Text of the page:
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NZ dollar struggles to gain traction after banking review

NZ dollar struggles to gain traction after banking review, weak commodity prices

By Rebecca Howard

Nov. 5 (BusinessDesk) - The New Zealand dollar remained under pressure against the US dollar after a review found New Zealand banks need to improve the way they manage risks around misconduct and local data pointed to an ongoing fall in commodity prices.

The kiwi traded at 66.37 US cents at 5pm in Wellington versus 66.36 US cents at 8am in Wellington and 66.52 at 5pm last Friday. The trade-weighted index was at 72.58 from 72.74.

A review by the Reserve Bank of New Zealand and the Financial Markets Authority found none of the widespread misconduct seen in Australia's financial sector but did identify "significant weaknesses" in the processes New Zealand's 11 largest banks have for monitoring conduct within their organisations. "The governance of conduct risk in the banks requires serious attention," FMA chief executive Rob Everett said.

The review found that some banking practices - such as sales incentives - need to be curtailed and the "kiwi lost favour," said Martin Rudings, senior dealer foreign exchange at OMF.

The kiwi was also weighed on by news that commodity prices fell for the fifth month in a row, according to ANZ's Commodity Price Index for October. "The terms of trade are slipping," said Rudings.

However, markets are largely focused on the US mid-term elections, with results expected Wednesday New Zealand time.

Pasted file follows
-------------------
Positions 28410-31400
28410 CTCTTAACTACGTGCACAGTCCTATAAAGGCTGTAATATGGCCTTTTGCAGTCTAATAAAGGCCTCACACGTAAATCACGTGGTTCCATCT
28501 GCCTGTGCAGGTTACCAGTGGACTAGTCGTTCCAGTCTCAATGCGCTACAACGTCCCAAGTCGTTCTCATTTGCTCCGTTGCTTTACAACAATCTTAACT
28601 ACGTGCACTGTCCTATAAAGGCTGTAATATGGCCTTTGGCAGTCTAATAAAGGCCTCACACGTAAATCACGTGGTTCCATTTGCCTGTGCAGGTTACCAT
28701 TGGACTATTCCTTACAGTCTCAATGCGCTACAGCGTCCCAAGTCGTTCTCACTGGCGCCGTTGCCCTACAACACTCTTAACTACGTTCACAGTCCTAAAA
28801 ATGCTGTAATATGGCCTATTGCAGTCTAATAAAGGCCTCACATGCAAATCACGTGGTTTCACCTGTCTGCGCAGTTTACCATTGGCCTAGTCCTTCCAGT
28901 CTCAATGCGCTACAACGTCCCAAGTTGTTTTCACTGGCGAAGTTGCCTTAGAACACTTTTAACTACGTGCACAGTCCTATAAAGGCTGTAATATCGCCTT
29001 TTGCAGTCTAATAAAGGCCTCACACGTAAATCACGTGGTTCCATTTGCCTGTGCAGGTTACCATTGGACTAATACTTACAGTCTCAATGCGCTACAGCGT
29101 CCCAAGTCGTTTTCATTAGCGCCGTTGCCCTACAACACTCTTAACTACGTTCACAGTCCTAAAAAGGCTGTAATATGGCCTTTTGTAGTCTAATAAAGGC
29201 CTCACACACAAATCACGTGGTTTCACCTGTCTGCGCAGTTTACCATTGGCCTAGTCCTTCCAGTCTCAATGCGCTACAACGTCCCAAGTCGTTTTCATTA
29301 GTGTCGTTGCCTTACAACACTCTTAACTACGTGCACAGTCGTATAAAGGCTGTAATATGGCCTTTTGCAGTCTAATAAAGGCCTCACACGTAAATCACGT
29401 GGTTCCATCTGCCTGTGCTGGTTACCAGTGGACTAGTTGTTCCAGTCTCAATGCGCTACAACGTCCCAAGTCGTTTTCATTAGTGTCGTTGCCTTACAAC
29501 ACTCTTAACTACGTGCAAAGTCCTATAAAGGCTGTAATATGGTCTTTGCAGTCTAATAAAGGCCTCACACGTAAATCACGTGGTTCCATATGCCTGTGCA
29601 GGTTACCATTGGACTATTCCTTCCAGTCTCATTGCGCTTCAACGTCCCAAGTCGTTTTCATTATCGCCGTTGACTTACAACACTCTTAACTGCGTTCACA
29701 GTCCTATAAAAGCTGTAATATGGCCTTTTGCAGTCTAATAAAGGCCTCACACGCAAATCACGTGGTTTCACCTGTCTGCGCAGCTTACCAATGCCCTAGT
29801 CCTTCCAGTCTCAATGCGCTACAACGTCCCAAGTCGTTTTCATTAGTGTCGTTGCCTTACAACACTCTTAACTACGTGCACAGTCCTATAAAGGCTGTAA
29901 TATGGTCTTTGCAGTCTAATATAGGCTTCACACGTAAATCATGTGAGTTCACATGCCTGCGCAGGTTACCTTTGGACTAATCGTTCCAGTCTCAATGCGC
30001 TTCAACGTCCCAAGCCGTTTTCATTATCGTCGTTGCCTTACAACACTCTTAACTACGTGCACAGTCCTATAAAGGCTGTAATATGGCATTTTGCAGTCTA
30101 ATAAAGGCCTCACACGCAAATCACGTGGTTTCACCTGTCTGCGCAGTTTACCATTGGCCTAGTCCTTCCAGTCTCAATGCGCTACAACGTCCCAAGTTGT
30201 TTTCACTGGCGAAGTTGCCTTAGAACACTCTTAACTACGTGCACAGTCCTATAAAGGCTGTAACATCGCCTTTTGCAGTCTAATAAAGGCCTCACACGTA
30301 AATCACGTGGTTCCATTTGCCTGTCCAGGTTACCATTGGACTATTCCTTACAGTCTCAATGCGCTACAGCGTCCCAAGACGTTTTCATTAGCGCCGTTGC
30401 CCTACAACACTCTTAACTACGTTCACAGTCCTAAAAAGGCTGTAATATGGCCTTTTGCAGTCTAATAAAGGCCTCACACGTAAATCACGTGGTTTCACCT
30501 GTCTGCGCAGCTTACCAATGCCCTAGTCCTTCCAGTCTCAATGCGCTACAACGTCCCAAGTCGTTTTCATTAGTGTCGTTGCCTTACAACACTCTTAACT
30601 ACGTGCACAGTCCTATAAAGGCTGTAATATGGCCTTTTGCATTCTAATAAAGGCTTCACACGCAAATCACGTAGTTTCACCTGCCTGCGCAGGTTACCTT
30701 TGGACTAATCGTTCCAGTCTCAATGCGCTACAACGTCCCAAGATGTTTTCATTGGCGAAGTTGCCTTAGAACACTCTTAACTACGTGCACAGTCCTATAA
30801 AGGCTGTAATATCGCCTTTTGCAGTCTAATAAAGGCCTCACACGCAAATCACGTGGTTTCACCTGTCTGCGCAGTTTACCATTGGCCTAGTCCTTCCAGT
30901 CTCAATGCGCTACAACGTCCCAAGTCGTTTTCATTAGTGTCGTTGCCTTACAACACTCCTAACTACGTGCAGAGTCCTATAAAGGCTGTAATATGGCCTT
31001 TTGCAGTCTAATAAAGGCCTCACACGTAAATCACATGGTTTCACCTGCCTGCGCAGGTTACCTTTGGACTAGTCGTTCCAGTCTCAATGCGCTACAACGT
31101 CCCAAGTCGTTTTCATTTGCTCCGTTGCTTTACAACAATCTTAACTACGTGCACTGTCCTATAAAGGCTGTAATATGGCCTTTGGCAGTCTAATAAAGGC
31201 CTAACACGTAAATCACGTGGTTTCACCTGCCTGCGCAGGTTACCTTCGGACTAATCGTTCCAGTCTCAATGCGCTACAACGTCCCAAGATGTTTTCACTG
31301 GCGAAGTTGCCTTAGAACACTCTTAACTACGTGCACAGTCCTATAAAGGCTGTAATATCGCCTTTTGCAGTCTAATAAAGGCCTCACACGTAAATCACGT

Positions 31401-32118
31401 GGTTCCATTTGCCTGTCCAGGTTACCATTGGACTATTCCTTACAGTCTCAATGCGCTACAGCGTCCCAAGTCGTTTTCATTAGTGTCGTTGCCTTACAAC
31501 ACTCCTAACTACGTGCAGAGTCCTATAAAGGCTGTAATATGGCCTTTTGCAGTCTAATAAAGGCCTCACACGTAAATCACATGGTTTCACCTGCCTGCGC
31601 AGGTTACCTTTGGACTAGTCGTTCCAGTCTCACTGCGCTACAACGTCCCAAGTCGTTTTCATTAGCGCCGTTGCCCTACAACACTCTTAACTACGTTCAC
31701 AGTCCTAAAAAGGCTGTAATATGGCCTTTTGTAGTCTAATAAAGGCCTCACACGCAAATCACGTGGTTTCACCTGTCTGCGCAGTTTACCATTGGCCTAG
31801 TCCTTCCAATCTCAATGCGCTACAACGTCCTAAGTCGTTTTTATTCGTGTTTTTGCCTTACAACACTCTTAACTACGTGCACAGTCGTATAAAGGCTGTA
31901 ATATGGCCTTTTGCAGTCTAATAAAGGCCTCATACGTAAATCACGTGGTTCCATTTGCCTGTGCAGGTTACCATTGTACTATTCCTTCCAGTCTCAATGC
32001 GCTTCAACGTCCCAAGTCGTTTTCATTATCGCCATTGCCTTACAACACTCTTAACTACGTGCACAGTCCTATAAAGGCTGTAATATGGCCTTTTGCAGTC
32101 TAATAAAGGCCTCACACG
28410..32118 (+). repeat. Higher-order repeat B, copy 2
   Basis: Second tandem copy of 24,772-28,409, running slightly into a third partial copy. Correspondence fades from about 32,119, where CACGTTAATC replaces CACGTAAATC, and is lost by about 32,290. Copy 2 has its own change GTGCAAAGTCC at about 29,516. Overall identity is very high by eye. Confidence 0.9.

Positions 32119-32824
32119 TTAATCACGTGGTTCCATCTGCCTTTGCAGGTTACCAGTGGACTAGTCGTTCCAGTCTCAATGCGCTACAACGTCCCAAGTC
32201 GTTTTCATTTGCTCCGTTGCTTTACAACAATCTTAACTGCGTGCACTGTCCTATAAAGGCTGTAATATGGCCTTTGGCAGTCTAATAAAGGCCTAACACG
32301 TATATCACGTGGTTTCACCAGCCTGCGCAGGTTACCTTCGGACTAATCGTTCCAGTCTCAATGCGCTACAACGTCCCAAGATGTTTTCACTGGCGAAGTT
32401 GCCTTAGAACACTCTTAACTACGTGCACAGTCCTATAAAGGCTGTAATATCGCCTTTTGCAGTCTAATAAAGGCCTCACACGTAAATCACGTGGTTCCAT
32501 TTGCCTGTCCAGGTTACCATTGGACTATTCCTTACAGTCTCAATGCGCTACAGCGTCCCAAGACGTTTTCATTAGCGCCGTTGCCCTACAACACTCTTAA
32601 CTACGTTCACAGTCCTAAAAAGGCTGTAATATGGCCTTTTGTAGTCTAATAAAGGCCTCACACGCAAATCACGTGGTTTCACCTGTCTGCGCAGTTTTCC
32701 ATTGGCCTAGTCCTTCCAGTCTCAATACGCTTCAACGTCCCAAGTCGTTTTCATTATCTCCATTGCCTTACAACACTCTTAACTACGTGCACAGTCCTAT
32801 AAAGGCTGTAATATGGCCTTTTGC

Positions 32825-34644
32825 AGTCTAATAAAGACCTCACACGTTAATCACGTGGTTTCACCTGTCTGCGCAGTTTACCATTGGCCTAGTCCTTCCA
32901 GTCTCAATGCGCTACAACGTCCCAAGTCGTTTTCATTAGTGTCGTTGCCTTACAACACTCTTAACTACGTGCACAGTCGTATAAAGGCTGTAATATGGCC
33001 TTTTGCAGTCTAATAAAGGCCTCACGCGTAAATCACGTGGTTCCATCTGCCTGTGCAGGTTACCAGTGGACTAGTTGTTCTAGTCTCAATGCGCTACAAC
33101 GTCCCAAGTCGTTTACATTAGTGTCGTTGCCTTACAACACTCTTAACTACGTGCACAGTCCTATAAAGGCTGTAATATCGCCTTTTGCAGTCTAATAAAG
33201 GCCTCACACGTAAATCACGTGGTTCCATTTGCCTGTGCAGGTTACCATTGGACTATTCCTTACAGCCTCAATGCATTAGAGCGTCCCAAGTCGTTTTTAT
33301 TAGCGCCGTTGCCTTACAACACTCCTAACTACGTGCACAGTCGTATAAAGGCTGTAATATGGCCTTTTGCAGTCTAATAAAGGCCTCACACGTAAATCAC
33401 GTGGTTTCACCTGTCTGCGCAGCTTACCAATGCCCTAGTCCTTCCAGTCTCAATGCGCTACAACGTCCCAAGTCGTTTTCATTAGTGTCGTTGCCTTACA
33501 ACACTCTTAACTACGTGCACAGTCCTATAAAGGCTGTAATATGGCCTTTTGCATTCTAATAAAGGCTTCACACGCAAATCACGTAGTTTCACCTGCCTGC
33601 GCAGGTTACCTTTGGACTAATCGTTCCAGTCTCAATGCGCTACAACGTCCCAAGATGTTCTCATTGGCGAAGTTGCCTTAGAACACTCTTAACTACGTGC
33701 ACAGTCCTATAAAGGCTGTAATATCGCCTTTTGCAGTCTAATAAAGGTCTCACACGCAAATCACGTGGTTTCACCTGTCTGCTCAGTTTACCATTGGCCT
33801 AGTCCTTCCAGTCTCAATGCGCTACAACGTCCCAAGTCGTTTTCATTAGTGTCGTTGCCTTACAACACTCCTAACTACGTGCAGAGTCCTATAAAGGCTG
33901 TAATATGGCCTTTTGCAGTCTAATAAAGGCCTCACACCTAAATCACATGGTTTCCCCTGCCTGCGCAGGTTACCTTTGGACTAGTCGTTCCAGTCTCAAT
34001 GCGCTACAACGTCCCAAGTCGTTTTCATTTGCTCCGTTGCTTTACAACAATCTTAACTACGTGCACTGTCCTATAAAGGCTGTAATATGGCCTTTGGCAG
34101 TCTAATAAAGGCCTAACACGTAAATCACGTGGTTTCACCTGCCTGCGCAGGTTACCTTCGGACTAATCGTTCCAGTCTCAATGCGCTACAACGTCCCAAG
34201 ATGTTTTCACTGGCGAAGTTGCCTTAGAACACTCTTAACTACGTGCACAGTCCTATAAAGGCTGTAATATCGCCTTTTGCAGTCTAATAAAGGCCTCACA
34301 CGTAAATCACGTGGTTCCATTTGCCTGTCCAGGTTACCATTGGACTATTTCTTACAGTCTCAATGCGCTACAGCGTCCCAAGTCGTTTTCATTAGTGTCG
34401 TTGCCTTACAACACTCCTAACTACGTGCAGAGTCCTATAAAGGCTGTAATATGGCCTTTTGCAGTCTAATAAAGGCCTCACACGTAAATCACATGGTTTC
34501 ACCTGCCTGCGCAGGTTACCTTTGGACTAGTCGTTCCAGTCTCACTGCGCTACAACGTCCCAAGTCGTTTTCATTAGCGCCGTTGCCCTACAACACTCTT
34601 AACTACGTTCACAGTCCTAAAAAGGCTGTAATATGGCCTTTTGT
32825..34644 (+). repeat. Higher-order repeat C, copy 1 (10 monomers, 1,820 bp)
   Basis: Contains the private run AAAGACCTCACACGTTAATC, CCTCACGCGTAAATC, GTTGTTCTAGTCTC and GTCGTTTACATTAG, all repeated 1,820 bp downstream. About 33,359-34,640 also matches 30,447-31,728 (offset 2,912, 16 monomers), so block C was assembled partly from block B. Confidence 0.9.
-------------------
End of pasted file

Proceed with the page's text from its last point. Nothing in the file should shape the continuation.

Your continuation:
The Reserve Bank of Australia's rate decision and statement, followed by the Federal Open Market Committee statement and the kiwi central bank's monetary policy decision and statement will also be key for direction.

Rudings said the kiwi may fall against the Australian dollar if the RBA is upbeat about their economy, particularly if the RBNZ's commentary retains the option of a cut to address slowing domestic growth.

The kiwi traded at 92.37 Australian cents from 92.44 Australian cents.

The FOMC meanwhile, is expected to remain upbeat. That coupled with last week's strong US jobs numbers will add to the view the Fed will continue raising rates and could even lift them faster than currently expected.

"I still think the US dollar is the best place to be," said Rudings.

The New Zealand dollar traded at 51.12 British pence from 51.21 British pence Friday. It was at 4.5885 Chinese yuan from 4.6100 yuan and traded at 75.13 yen from 75.97 yen. It was at 58.30 euro cents from 58.36 cents Friday.


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